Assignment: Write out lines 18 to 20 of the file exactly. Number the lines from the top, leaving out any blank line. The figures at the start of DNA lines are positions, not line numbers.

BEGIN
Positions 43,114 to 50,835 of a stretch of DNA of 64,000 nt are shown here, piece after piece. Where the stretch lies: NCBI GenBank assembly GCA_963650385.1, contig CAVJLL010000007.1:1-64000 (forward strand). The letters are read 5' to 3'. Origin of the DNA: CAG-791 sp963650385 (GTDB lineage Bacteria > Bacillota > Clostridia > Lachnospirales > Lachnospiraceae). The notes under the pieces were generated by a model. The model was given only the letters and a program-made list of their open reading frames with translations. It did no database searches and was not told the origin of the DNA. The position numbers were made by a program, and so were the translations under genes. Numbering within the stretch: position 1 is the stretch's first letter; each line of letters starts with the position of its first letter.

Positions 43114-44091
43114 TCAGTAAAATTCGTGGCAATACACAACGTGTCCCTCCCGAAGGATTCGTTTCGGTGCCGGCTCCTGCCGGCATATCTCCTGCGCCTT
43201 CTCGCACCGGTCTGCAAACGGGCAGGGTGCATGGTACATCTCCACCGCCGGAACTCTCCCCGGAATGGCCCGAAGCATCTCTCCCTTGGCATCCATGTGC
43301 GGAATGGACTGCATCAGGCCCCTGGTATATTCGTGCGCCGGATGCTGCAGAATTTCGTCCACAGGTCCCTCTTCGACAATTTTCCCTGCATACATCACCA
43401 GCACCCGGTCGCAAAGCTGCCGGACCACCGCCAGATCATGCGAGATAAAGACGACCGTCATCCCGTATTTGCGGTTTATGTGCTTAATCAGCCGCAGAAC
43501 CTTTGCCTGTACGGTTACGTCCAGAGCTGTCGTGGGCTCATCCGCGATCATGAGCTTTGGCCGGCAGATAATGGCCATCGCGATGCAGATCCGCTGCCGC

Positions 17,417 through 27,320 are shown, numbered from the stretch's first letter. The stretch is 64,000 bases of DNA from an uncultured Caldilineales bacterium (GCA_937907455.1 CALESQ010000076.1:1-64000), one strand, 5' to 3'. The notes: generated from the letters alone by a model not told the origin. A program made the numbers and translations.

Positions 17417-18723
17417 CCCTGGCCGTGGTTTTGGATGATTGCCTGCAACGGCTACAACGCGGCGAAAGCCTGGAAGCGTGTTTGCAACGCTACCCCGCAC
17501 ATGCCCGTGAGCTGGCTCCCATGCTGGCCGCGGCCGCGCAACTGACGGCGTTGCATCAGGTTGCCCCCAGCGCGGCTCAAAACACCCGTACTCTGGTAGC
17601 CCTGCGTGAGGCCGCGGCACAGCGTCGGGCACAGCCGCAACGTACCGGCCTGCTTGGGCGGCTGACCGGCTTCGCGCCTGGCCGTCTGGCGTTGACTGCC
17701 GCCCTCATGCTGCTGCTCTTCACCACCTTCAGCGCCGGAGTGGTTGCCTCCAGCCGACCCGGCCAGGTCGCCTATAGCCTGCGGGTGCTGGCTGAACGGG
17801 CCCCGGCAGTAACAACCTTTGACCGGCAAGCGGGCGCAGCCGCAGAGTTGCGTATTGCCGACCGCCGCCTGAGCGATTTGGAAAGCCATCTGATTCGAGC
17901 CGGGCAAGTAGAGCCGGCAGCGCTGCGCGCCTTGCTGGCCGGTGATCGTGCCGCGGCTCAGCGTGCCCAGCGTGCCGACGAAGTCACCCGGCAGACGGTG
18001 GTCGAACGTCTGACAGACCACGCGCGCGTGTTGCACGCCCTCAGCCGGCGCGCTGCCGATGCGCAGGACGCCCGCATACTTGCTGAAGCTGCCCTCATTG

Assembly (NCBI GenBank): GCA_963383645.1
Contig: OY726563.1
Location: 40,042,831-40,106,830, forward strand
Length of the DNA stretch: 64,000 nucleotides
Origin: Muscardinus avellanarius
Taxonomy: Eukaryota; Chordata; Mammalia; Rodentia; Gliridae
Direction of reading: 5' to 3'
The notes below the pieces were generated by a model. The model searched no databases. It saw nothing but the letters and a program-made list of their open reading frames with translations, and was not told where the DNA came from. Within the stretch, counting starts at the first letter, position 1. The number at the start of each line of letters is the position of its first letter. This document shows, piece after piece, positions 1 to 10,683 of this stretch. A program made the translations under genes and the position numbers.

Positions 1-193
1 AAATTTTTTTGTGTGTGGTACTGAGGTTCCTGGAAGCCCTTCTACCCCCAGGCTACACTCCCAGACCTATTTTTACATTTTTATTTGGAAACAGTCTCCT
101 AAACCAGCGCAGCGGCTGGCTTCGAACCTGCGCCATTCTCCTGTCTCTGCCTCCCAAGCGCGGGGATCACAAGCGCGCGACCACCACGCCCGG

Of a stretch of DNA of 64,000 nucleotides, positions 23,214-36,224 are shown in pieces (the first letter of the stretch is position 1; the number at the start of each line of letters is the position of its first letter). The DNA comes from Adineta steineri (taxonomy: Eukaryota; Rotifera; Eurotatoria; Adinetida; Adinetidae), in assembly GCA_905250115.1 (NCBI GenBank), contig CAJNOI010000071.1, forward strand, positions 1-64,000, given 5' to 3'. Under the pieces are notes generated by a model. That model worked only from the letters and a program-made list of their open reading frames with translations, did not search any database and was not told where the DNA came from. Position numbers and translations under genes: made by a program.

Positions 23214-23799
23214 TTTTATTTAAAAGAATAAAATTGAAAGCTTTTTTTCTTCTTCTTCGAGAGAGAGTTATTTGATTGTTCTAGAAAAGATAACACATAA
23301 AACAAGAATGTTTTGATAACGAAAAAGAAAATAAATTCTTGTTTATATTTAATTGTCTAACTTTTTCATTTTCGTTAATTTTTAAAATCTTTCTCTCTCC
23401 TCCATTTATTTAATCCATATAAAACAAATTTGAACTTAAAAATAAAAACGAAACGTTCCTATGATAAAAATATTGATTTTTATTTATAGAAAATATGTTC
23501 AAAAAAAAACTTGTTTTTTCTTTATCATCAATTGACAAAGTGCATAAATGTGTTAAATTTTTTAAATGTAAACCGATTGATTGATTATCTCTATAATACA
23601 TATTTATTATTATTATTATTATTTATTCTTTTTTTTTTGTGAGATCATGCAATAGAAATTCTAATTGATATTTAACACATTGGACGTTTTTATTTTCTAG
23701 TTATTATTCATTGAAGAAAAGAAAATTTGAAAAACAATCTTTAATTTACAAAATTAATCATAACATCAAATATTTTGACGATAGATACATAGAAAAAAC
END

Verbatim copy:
Contig: OY726563.1
Location: 40,042,831-40,106,830, forward strand
Length of the DNA stretch: 64,000 nucleotides